Of course, the other key to a successful 401(k) account is to not touch it. Do not borrow against your 401(k). The fees are high and the consequences can be severe.

IRAs

The Individual Retirement Account is the self-funded version of a 401(k). These are accounts you build on your own to either supplement an existing 401(k) or to stand in the place of one. To put it more plainly: IRAs are a high-interest yielding savings account into which you tuck money away for your future needs. IRAs are great because they can reduce your tax burden and they also have higher compound interest rates than the average savings account.

Investing: Stocks and Bonds

If nobody has yet told you that the key to a financially solvent future is to invest in the stock market, you’re lucky…even if it does happen to be true. The idea here is to create a variety of sources of income as possible. Don’t just jump into an eTrade account and hope for the best, though! Start small with a few stocks here and there, or create an account with a micro-investing company that will create a small portfolio for you. As you learn about how to read and understand the market you can move into bigger investments.

A word about bonds: Bonds are a great “baby step” into investing because you are almost always guaranteed to get, at a minimum, your initial investment back. They can also, depending on which bonds you choose, be quite lucrative if you allow them to mature completely.

Investing: Business

There are a few ways to go about this. You can invest in your own new business, which will give you the benefit of working for yourself and being your own boss. If the business becomes successful, eventually you can sell it for a profit and use that sale to help fund your retirement along with what you’ve saved and invested already.

Another option is to invest in someone else’s company in exchange for a percentage of the profits or company’s shares. If you like the idea of passive income, this is a fantastic option but it is not for the risk-averse. If the company tanks, you won’t even get your initial investment back.

Investing: Real Estate

One particularly great option is to invest in a rental property or two. If you have good renters, owning a rental property can be a fantastic source of income for decades to come. The goal is to have the renter’s rent payments offset any mortgage payments you might be making and also give you some extra funds to tuck away in the bank.

Whichever method(s) you choose, don’t wait to get started. Start saving right now. Even transferring five dollars from your checking into your savings account is a good first step! The sooner you begin saving, even small amounts, the more you’ll have on hand when it is time to retire.

Copyright 2017 Original content authorized only to appear on Money Beagle. Please subscribe via RSS, follow me on Twitter, Facebook, or receive e-mail updates. Thank you for reading.

Preparing for Retirement in Your Early 20s

Having a stress-free retirement with more than enough money to retire with should be what we all strive for. When it comes to investing and saving, millennials have some advantage over other age groups, as they have more time to save up. However, a study revealed that millennials have unrealistic retirement plans, where 15% thought winning the lottery was a viable retirement strategy while 11% expect to be gifted retirement money. You need a strategy to plan for retirement in your early 20s.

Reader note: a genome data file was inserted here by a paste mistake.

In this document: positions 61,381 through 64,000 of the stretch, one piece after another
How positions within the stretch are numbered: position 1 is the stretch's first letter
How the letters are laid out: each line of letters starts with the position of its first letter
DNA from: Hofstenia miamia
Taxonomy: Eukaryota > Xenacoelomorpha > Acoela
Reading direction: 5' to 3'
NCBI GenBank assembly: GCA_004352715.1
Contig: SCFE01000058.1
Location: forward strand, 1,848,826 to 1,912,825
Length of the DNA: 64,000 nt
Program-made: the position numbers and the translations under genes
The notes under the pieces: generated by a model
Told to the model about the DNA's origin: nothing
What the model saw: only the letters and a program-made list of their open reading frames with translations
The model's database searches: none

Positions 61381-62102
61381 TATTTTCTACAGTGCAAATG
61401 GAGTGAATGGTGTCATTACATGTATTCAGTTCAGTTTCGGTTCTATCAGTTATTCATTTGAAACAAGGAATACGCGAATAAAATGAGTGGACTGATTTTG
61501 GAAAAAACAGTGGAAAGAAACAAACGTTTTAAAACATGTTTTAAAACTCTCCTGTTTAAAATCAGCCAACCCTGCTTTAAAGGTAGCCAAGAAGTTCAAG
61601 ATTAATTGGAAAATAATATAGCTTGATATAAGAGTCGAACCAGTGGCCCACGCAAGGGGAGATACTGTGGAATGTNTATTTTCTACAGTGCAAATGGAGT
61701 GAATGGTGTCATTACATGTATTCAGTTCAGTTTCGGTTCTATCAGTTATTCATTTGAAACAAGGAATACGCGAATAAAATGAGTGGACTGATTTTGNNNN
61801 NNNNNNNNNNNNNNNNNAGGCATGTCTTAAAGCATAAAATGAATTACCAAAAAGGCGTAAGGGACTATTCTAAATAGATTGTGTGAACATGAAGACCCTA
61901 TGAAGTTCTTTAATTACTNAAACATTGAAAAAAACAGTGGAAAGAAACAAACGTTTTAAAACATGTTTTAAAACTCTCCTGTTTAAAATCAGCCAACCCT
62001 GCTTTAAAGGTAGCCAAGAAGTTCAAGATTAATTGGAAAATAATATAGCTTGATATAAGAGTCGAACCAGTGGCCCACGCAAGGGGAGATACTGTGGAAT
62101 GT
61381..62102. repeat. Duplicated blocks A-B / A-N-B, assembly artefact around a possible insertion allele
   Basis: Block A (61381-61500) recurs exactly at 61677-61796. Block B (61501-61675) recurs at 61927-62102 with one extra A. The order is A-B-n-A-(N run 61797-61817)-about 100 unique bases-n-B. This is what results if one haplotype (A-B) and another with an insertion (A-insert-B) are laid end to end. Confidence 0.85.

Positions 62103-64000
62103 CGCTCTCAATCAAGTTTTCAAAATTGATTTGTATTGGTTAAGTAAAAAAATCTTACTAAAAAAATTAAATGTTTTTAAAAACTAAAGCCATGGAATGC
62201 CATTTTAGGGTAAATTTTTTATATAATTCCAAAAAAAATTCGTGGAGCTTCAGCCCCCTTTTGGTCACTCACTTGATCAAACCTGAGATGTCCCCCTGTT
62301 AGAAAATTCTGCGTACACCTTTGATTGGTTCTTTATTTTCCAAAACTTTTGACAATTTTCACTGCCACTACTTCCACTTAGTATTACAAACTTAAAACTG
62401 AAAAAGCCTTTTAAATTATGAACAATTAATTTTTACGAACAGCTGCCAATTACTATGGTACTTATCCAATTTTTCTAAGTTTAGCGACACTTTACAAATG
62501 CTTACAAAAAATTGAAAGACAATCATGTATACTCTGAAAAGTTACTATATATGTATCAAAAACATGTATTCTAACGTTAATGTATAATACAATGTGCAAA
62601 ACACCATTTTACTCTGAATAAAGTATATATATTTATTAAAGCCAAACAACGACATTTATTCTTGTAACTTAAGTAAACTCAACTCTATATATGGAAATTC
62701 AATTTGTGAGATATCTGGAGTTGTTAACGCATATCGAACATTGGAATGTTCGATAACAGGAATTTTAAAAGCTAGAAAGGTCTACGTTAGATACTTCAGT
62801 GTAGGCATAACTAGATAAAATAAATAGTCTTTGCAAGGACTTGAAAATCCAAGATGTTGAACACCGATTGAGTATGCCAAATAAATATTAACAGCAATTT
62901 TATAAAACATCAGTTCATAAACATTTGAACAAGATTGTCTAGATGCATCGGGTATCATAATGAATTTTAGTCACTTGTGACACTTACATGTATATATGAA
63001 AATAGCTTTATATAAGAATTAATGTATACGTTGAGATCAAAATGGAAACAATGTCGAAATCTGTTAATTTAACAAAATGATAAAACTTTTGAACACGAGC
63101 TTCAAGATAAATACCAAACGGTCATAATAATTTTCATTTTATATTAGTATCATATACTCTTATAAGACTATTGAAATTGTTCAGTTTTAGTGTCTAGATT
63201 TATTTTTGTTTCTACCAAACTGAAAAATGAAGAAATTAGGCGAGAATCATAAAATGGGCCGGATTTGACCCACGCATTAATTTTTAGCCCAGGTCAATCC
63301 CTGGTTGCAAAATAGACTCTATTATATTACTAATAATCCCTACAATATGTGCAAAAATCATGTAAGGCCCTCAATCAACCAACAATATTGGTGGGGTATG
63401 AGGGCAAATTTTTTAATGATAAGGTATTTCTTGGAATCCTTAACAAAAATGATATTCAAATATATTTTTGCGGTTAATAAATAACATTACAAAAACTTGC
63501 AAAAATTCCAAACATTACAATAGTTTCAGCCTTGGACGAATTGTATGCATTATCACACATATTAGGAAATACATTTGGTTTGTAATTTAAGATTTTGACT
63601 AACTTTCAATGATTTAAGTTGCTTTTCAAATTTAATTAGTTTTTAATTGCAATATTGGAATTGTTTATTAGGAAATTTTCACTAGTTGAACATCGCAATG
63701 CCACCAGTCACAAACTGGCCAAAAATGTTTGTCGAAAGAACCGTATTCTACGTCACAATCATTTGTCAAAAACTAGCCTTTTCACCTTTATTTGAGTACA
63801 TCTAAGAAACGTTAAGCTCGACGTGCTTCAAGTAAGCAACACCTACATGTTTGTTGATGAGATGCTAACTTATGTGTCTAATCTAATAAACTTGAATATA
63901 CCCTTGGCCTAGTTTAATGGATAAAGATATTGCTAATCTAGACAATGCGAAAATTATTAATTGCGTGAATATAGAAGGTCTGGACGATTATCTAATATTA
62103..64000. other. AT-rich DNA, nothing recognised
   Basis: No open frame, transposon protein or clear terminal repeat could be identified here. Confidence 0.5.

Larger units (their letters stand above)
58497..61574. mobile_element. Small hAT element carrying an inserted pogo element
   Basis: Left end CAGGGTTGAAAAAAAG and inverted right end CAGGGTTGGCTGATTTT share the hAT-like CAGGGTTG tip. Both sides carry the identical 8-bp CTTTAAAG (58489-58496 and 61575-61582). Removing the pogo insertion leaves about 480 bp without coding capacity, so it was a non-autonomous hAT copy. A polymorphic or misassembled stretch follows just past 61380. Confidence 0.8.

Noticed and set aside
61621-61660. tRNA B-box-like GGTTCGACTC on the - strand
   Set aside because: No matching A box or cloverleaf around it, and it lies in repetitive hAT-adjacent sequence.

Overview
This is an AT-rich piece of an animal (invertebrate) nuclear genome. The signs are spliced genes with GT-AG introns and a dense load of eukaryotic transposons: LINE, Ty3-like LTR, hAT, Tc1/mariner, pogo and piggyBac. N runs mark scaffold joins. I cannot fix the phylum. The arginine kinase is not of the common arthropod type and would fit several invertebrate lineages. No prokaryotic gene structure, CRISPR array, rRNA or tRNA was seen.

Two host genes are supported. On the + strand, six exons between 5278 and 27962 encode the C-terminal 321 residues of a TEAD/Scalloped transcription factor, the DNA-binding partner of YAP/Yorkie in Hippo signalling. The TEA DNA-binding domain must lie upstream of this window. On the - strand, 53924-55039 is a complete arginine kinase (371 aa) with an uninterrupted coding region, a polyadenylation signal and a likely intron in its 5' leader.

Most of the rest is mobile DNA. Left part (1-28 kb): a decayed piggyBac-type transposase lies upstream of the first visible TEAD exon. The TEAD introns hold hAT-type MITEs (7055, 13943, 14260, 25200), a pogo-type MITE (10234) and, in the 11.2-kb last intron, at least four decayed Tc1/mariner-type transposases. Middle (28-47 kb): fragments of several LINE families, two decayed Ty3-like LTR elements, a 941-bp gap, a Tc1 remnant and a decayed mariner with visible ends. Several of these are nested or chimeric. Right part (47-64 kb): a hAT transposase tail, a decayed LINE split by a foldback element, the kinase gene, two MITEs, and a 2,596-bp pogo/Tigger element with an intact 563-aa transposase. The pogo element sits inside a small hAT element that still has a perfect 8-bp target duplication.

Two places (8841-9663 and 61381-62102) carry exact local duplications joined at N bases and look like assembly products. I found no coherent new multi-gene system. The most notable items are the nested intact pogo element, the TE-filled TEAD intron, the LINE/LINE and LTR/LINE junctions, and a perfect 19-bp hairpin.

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This is a proof that people in their 20s are not adequately prepared for their retirement, even though they are the ones known to struggle with retirement savings. In this post, we will highlight tips on how you can get started in saving up for your retirement as early as now.

Start saving today

The first step is to start saving now by opening a savings account. Most employers offer a savings vehicle, like the 401(k) or 403(b), that you can take advantage of and put some money in for your retirement as early as now. Depending on the company match rules, it can yield an immediate 50%+ return on investment. There is also an option to open a traditional IRA or Roth IRA that automatically deducts money from your paycheck to be transferred into your retirement account. Start by saving at least 10% of your gross income and work up from there as your paycheck increases over time.

Freedom from debt

The fastest way you will be able to save enough for your retirement is by getting out of debt. Most millennials are still managing their student loans while incurring other liabilities by getting a high-interest credit card. You will not be able to start saving enough if you are still worrying about paying some of your debts off. It’s time to look at your list of liabilities and find the most effective way to repay them. Be smart in getting loans or credit cards. If there’s no need to get one, avoid it as much as you can.

Invest in long-term opportunities

Millennials must start placing their money on viable long-term opportunities with high returns, such as forex mb-2016-06-graphtrading. There are various reasons why forex trading is alluring for young investors. First, it has a low risk aversion compared with other opportunities. Second, it works perfectly with conservative trading systems where you can cap losses effectively. Lastly, it requires technology to implement strategies, which millennials have high affinity for. The most important variable in investment is creating a diversified portfolio.  Do this by looking at other opportunities where you can place your money.  Target investments include dividend growth, stocks and real estate.